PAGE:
Monday, 26 June 2017

Au revoir...

For the time being, I'm going to take a break from this blog. I've enjoyed doing it, and I'd like to thank those who've read, followed and commented - but at the moment I think I need to concentrate more on writing books.

I shall continue to blog with The History Girls, a group of historical fiction writers, on the 16th of each month, and I've just started to blog again with An Awfully Big Blog Adventure, which is a group of children's writers. I'll be posting there on the 25th of each month, and it would be lovely to see you in either of those places. And of course you're very welcome to visit my website for news - it has a contact form too, in case you want to get in touch.

Like Arnie, I may be back. But for now, I'll leave you with some pictures of the lovely hill - and do feel free to roam about among the reviews!

Looking from Roundhouse across Cheddar Reservoir.

Spring cowslips

A fiddled-with view!

And off into the sunset...

Thursday, 22 June 2017

Desperately Seeking Hamlet!

This time last week, during a holiday in Copenhagen, we decided to head north to Helsingør. It was only a short train-ride, and there was someone we were eager to meet - someone who has intrigued me (and a few zillion others) for many, many years. Yes: Helsingør's English name is Elsinore, and the enigmatic hero we were searching for was - Hamlet!

The station's palatial entrance hall set the scene. Clearly, we were on the right track. Outside, sea birds circled overhead, calling plaintively. We crossed the road into the town, alert for any glimpse of a slender, black-clad figure. Was that a swirl of his cloak, just disappearing at the end of this narrow cobbled street?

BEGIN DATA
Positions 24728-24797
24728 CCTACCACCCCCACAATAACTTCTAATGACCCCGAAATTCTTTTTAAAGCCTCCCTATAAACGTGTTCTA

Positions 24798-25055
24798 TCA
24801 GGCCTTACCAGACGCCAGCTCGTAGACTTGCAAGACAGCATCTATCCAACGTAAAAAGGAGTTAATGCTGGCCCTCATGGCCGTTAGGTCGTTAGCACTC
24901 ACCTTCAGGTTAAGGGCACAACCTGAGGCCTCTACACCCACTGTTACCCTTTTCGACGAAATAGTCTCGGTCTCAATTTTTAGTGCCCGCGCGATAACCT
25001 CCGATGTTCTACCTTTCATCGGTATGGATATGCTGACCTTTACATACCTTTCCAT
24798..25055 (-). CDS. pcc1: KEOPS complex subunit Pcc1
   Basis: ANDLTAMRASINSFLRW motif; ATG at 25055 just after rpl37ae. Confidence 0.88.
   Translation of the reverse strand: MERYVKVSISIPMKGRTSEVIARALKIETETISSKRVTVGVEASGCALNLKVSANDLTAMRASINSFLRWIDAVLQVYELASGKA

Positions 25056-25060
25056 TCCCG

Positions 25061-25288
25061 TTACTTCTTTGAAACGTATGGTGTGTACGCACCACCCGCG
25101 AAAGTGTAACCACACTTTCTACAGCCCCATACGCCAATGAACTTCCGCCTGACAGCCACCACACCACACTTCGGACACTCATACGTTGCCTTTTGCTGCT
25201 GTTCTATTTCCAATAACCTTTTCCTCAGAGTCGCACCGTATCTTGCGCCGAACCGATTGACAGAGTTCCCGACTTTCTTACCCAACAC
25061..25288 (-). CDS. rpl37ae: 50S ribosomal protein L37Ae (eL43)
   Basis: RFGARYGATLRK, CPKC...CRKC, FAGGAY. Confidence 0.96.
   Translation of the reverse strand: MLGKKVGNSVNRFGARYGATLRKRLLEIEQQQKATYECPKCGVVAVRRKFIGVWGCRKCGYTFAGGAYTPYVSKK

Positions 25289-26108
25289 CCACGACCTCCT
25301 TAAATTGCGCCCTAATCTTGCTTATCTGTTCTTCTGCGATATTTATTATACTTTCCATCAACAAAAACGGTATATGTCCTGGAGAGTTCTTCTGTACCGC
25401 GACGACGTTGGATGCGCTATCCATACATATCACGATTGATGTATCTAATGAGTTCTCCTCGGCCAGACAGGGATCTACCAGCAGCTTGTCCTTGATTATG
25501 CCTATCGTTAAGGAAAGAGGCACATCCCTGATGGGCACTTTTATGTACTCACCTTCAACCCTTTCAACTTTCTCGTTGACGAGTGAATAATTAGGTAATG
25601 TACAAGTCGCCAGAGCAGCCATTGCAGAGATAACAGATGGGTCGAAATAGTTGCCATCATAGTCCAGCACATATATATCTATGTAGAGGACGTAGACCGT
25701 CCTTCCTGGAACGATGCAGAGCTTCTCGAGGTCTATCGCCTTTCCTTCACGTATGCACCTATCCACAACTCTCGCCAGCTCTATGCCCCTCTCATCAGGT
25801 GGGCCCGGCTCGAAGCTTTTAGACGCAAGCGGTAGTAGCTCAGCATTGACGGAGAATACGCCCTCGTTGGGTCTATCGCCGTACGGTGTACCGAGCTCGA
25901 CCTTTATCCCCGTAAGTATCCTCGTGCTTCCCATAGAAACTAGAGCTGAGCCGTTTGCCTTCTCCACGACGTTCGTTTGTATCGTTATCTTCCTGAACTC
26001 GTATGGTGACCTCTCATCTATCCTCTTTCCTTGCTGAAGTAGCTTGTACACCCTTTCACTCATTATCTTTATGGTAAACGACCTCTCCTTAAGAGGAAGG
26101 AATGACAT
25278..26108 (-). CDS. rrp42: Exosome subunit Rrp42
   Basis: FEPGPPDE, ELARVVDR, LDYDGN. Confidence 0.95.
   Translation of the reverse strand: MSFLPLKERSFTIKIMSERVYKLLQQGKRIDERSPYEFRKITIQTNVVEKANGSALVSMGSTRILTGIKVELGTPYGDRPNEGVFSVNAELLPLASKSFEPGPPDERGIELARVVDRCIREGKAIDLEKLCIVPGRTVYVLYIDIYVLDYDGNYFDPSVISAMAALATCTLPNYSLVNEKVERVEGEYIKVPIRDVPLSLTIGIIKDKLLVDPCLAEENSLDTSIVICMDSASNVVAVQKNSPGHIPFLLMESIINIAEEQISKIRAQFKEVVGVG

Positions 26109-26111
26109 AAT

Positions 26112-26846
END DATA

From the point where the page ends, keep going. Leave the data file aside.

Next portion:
Was he one of the characters in this painting? Was this perhaps the ship in which his stepfather sent him off to England with his perfidious friends, Rosencrantz and Guildenstern?

We reached the water's edge again - you are never far from it in Elsinore. Now here was a curious structure, made entirely of brightly coloured plastic cast-offs. Perhaps he was behind that...?

No. He wasn't. It probably struck the wrong mood - too cheerful, too silly. Then I spotted something promising - this dark figure, striding purposefully away. But no - too, too solid.

And then, across the water, almost looking as if it was floating, we saw it - the castle. Now it's known as Kronborg: Shakespeare just called it Elsinore. It stands guard over a narrow sound which divides Denmark from Sweden, and through which ships had to pass in order to access the Baltic: for centuries, the kings of Denmark built up their wealth by exacting tolls - the sound dues - from every passing ship. Elsinore then was prosperous and powerful, a famous royal court. At last - we were on the right track! We hastened towards the castle. Storm clouds gathered overhead: the wind pushed back at us and sudden heavy raindrops pelted us - but on we went.

Soon we were in the royal apartments. We passed through a sitting room, the chancellery, the king's rooms - no sign. Then - we arrived at the queen's apartments. We couldn't help but notice the arras to the right of the fireplace, and hoped Polonius wasn't so foolish as to be hiding there.

Suddenly, we heard shouts and the sound of clashing swords along a passageway. Hearts in mouths, we hurried along - and in a huge banqueting hall, there at last he was: Hamlet, Prince of Denmark! But had his sea of troubles finally overwhelmed him? Had he taken up arms to end them? Happily, no - it was just a practice bout with Horatio. Phew.

Our final glimpse of him was as he shared a tender moment with Ophelia - it would, we thought, be unkind to disturb them. I do hope that this time, it all works out for this charming young couple...

NB It's an interesting experience to encounter characters and scenes from the play as you walk through the castle. We saw a group of small children, wide-eyed with excitement as they exchanged a few words with 'Claudius', clad in blue and silver and smiling genially. But as well as these performances, Kronborg hosts a Shakespeare Festival each August, and many famous actors have appeared here over the years, including Laurence Olivier, Vivien Leigh, Michael Caine (as Horatio), Kenneth Branagh, Jude Law and many more.